After briefly studying the business life of the inventor, it will be of interest to know the personality of the man. Quiet in manner and tastes, a deep thinker, but not a talker. Mr. Locke has varied interests away from electricity and chemistry. Fishing has ever been one of his favorite pastimes, and as his success with the hook and line was so phenomenal that he was barred from contests in sportsmen's clubs during his early life, the fact leaked out that this success was due to a special kind of artificial fly which he had studied up. Eventually the man who later accomplished big things added considerably to his early small income by winding feathers about hooks and making his pet flies for sale.
He loves art, and his own brush has turned out some creditable pictures. Another hobby, if such they may be called, has been photography, and his cloud pictures are conceded by the photographic world to be the finest in the country.
Astronomy has claimed much of Mr. Locke's attention and he has a telescope fitted out in his home, and the heavenly bodies are familiar to the inventor. Mr. Locke says that no matter how trying or troubled a day has been, that to look at the stars at night gives him a new outlook and he is lifted out of the sordidness of life. When looking at Jupiter and Mars, this man of many interests says he always forgets the petty meanness of earth.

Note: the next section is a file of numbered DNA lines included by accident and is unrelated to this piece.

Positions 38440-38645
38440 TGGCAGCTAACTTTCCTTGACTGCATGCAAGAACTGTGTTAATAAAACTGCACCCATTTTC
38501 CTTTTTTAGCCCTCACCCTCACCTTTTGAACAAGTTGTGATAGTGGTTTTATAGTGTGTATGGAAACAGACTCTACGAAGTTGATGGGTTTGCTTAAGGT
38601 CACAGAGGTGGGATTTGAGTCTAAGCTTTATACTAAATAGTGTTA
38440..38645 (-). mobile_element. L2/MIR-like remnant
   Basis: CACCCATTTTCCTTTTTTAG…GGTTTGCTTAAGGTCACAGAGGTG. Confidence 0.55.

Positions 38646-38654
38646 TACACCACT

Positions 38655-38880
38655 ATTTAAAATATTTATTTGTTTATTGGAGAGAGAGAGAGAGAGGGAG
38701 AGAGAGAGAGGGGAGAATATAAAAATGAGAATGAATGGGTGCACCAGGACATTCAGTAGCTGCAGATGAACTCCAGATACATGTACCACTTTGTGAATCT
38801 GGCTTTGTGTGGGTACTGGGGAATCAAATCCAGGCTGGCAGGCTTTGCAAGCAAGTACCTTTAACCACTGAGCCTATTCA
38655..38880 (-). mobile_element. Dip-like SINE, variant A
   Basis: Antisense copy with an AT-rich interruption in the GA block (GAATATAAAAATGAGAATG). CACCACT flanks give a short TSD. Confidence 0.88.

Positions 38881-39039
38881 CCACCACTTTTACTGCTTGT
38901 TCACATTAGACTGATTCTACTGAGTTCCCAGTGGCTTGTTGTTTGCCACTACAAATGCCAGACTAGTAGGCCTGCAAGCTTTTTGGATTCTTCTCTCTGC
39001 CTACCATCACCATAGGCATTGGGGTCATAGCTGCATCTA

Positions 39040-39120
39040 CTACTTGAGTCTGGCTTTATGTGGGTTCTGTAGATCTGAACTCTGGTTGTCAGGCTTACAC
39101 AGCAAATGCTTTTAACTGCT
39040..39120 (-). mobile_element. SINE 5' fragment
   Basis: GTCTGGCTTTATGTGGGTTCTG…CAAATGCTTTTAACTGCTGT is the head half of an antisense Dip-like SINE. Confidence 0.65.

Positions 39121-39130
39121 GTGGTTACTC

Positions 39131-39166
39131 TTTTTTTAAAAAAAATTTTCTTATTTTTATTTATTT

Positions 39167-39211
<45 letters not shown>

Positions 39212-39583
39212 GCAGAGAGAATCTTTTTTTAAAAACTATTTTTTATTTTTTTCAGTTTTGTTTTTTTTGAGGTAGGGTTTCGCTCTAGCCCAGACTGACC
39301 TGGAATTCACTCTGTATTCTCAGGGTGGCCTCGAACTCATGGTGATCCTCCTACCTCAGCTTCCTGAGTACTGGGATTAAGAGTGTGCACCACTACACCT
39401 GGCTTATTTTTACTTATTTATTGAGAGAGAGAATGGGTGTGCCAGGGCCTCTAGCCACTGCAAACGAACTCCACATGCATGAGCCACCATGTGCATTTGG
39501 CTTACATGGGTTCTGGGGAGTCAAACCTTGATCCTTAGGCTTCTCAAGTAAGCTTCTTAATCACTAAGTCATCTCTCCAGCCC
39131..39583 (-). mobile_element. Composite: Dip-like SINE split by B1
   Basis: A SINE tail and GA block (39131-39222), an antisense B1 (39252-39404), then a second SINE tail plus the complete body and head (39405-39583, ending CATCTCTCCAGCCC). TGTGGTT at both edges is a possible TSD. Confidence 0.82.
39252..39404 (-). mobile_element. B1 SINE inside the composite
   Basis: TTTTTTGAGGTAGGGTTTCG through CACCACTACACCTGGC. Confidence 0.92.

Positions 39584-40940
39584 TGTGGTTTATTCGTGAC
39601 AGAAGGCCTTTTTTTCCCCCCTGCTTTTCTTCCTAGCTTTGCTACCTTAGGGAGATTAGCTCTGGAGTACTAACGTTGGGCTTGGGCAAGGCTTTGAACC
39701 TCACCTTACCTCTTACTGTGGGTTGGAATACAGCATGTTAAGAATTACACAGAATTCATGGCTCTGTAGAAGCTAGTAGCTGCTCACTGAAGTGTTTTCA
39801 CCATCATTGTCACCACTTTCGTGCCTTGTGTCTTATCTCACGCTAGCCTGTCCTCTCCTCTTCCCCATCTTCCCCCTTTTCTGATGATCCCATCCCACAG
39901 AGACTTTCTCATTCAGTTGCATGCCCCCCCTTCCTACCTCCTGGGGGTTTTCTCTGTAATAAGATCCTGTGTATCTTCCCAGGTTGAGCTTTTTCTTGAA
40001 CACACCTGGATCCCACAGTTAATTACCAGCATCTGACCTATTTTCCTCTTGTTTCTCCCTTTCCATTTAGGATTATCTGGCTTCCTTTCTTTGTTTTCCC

A fully equipped laboratory is located at the Locke home in Victor. It is an ideal workshop, spacious, light and sunny. Between these four walls Mr. Locke spends possibly his happiest hours. This laboratory is not alone enjoyed by the inventor, but is a family gathering place. Whatever interests there are in the Locke home, the family shares them. — Blanche Melverne Phillips.
|Researcher notes:||An original old typed carbon copy exists for the magazine that was acquired from a grand daughter of Fred Locke. The biographical sketch of Fred Locke was the last written by Miss Phillips. She died a few days after her clothing caught fire from a bonfire at her home in Victor, NY on May 20, 1914.|
|Date completed:||September 4, 2009 by: Elton Gish;|